Nurses' perceptions of collaborative nurse-physician transfer decision-making as a predictor of patient outcomes in a medical intensive care unit
Linda W. Higgins, PhD, RN
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This prospective correlational study examined nurses' perceptions of collaborative nurse-physician transfer decision making as a predictor of patient outcomes in a medical intensive care unit (MICU), adjusting for risk. The convenience sample consisted of 175 patient transfer decisions. Patient charts, computerized patient databases, and weekly telephone conversations with a patient care coordinator were used to collect patient information, and a questionnaire developed by the investigator was used to obtain demographic data from the 42 MICU nurses. An adapted version of the Decision About Transfer (DAT) scale served to measure the nurses' perceptions of collaboration and satisfaction with respect to specific patient transfer decisions, as well as decision task complexity, and the Acute Physiology and Chronic Health Evaluation (APACHE III) was utilized to adjust for patient risk. Using an SPSS computer program, the data were analyzed via hierarchical logistic regression (LR) and correlation coefficients. Testing the main effects as well as the interaction terms of various models and examining the improvement in chi-square statistics, the hierarchical logistic regression analysis first showed that the nurses' perceptions of collaboration were not a significant predictor of patient outcomes. Furthermore, the analysis also showed that decision task complexity and the nurses' years of critical care experience did not significantly moderate the contribution of nurses' perceptions of collaboration to patient outcome prediction. Finally, a Pearson product moment correlation coefficient of.28 revealed a statistically significant (p < .000), positive relationship between the nurses' perceptions of collaboration and their satisfaction with the decision making process about decisions to transfer. Implications of the research findings were discussed and recommendations for future research were made.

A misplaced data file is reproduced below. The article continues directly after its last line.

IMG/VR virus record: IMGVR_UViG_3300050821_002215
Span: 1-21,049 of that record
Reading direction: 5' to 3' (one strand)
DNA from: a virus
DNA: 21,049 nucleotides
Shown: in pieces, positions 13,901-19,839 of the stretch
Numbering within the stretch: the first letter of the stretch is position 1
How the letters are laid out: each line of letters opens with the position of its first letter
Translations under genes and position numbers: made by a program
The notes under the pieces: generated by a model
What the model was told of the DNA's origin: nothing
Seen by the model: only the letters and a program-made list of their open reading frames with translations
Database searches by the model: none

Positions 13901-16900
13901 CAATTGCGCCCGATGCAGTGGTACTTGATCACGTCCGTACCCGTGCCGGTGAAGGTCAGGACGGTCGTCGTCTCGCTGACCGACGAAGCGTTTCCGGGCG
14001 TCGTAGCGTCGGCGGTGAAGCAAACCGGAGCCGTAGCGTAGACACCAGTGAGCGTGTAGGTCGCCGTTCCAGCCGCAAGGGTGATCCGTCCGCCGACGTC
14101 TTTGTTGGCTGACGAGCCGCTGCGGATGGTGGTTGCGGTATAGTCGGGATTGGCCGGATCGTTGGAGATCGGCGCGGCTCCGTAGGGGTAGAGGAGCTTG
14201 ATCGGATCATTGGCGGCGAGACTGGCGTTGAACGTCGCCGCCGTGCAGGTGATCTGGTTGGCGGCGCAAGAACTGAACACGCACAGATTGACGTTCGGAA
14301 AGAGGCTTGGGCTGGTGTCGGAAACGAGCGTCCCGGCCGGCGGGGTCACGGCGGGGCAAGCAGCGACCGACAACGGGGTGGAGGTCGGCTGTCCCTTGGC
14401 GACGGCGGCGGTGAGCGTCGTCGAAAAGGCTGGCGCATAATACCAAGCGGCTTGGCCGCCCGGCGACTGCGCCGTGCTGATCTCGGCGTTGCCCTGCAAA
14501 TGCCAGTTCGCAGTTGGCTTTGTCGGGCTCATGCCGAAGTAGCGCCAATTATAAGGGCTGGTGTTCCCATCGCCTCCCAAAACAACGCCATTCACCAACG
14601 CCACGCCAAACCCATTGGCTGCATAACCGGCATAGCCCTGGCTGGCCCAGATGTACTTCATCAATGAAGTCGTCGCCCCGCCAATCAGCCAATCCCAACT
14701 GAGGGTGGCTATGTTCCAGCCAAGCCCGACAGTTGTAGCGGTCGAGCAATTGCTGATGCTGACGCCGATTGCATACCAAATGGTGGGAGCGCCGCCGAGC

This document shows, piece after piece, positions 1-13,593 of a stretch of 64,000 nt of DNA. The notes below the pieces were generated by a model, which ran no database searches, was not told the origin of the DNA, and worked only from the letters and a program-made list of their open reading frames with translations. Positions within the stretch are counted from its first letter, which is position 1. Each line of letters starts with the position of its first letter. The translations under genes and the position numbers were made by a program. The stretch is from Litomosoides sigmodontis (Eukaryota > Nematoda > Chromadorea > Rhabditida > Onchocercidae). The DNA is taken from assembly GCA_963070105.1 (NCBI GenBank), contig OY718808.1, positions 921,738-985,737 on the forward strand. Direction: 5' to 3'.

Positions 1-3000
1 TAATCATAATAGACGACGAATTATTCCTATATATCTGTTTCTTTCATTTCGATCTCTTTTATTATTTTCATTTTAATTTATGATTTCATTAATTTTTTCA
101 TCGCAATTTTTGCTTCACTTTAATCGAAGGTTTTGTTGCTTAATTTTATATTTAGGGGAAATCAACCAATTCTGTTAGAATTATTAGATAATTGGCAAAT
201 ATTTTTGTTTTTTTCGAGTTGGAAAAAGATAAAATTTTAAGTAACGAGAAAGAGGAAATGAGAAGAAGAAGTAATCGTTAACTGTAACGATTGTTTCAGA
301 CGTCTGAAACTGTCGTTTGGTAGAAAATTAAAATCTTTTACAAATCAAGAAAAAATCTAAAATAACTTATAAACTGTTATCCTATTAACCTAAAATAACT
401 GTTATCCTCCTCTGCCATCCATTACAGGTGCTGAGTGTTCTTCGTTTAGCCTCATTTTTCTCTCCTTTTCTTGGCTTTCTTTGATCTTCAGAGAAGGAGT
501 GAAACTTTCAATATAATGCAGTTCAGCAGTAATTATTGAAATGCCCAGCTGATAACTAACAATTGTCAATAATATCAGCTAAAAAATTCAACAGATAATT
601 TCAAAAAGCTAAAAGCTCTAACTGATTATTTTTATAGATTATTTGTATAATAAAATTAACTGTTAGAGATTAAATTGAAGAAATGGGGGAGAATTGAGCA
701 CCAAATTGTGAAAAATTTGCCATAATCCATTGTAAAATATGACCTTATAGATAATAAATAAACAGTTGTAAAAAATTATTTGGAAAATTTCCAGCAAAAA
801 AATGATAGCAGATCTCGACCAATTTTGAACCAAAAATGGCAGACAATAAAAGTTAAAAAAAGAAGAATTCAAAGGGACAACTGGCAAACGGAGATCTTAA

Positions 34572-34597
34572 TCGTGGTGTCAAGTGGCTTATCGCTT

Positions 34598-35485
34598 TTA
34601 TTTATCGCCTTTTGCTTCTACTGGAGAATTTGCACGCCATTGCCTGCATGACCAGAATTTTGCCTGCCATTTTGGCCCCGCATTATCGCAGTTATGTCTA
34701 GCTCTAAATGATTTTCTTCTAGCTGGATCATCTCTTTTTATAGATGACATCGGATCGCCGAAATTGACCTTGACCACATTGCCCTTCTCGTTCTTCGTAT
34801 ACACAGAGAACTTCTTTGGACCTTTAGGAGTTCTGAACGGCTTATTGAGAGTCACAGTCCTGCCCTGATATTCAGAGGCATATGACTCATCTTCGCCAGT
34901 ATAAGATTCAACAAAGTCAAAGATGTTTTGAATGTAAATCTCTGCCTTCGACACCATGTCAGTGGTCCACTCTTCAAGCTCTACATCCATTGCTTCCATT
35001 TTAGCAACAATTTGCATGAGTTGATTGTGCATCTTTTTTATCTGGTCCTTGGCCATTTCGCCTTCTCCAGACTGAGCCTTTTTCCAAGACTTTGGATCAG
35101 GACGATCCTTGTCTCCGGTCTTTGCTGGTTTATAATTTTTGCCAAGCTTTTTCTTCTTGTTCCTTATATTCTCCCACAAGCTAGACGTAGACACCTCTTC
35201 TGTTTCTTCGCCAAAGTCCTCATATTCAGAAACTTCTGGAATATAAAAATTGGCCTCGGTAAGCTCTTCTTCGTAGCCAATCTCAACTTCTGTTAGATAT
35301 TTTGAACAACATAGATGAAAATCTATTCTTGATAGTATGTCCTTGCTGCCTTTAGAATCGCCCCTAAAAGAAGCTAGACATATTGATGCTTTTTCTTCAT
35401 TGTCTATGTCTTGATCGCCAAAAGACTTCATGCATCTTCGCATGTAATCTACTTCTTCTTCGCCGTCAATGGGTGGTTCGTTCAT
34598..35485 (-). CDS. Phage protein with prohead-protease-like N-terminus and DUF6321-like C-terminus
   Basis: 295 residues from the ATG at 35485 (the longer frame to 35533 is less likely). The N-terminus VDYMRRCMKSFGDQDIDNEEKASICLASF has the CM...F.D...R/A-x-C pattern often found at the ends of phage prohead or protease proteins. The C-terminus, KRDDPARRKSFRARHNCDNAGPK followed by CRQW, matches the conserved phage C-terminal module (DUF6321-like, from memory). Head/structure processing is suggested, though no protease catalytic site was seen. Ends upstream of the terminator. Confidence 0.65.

This dissertation has also been disseminated through the ProQuest Dissertations and Theses database. Dissertation/thesis number: 9728665; ProQuest document ID: 304372522. The author still retains copyright.
This item has not gone through this repository's peer-review process, but has been accepted by the indicated university or college in partial fulfillment of the requirements for the specified degree.
|Review Type||None: Degree-based Submission|
|Research Approach||Quantitative Research|
|Keywords||Intensive Care Patients;
|CINAHL Subject(s)||Nurse-Physician Relations--Evaluation;
Decision Making, Clinical--Evaluation;
Intensive Care Units;
Decision Making, Clinical
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